1. Sprints were on Friday

        With a prospective driver for next year doing the sprint in last year’s car…
        I wonder if the not-quite-a-rookie-yet drivers would complain about the gimmicks Liberty/Domenicali were throwing at them?

    2. They originally proposed this but suddenly changed their minds. I can only imagine Merc/Red Bull were unsupportive of it (Ferrari publicly stated they supported it).

      I actually think it’d be great – Reverse Grid (Championship Order) Qualifying Sprint. You’d actually have the guys at the back pushing hard (like Hamilton, Brazil last year). Feels like an obvious ‘win’ to me.

  7. If it’s for entertainment then put the FIA bozos in the cars and have the drivers steward the race.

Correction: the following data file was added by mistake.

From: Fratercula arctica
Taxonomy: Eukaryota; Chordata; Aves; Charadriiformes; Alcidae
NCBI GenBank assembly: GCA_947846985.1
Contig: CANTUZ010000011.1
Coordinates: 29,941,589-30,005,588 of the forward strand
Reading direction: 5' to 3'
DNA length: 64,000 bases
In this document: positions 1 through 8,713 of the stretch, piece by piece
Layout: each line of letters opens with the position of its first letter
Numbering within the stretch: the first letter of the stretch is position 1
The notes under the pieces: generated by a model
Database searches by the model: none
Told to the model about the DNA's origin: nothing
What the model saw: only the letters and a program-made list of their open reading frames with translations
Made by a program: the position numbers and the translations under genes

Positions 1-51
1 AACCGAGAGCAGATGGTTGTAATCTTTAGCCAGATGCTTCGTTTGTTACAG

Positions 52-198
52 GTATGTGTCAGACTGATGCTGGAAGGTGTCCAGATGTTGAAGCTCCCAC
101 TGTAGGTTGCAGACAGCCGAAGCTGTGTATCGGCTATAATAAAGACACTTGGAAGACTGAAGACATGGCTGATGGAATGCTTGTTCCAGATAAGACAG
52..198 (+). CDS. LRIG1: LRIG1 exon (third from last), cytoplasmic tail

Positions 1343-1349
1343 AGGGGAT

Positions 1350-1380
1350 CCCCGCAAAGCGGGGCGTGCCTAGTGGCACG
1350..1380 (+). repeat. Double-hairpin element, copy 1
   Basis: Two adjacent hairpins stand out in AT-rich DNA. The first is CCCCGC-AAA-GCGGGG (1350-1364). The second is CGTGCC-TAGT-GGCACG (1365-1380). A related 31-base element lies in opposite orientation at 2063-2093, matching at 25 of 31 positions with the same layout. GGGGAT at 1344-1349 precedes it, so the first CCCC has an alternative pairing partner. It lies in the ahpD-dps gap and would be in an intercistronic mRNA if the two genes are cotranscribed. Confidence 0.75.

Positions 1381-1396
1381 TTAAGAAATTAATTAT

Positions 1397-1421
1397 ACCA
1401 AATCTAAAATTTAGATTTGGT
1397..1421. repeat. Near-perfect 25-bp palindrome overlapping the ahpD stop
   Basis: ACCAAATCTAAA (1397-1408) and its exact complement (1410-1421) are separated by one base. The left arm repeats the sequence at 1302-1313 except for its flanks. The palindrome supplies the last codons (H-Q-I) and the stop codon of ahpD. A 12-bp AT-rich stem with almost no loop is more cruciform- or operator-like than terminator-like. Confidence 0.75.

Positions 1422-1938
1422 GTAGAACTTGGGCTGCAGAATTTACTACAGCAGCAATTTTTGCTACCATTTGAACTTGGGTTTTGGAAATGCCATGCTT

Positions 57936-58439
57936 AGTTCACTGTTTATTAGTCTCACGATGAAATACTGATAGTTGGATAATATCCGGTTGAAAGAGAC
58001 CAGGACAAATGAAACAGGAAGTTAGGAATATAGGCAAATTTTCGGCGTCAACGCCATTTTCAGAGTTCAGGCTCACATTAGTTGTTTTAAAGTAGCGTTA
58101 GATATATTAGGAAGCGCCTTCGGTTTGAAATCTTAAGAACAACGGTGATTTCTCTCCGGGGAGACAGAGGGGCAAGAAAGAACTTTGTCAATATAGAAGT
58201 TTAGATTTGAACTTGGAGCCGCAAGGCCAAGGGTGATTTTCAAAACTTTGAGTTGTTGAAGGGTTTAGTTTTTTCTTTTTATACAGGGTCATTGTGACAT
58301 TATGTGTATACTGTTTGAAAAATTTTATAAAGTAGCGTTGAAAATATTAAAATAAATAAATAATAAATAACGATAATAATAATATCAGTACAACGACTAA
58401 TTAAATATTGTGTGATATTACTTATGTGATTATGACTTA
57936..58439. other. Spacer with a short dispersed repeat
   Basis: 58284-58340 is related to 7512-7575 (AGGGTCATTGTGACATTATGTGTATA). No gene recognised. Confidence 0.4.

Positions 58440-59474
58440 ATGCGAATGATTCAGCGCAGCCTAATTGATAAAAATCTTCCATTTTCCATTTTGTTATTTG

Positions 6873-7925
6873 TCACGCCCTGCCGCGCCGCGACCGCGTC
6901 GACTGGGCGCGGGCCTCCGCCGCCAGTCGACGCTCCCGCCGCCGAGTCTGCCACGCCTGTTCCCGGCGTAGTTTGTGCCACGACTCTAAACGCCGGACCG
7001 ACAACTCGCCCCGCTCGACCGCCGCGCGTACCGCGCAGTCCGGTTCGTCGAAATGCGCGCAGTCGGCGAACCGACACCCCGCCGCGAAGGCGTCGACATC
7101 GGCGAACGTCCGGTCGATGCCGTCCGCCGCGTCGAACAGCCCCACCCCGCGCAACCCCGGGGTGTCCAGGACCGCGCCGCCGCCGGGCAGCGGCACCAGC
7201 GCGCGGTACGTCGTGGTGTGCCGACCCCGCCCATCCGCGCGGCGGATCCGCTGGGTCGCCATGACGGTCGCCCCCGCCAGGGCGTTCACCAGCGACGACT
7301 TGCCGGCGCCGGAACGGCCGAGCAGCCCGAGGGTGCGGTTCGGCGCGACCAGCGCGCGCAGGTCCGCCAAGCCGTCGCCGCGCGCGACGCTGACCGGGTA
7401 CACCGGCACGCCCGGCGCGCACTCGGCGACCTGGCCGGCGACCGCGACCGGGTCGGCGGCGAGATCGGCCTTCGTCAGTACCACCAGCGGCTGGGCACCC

Is the fixation with Mini-Prix a reflection on the men of F1?

  8. Glad to see F1 recognizes that there are problems with the sprint format. Now if they just follow that train of thought to getting rid of sprint races, I’ll be happy. Totally shocked. But happy.

  9. Currently the Formula1 is designed like FFA ( Free for all – All 20 drivers racing together ) competition. FIA should also think of something like head-to-head competitions ( like 2 constructors racing or 1 driver from 5 competitors each racing ) over some weekends. This would make it interesting and give some chances to lower teams to score. Williams/Haas always get 0 points, but they can score some if they compete sometime against each other.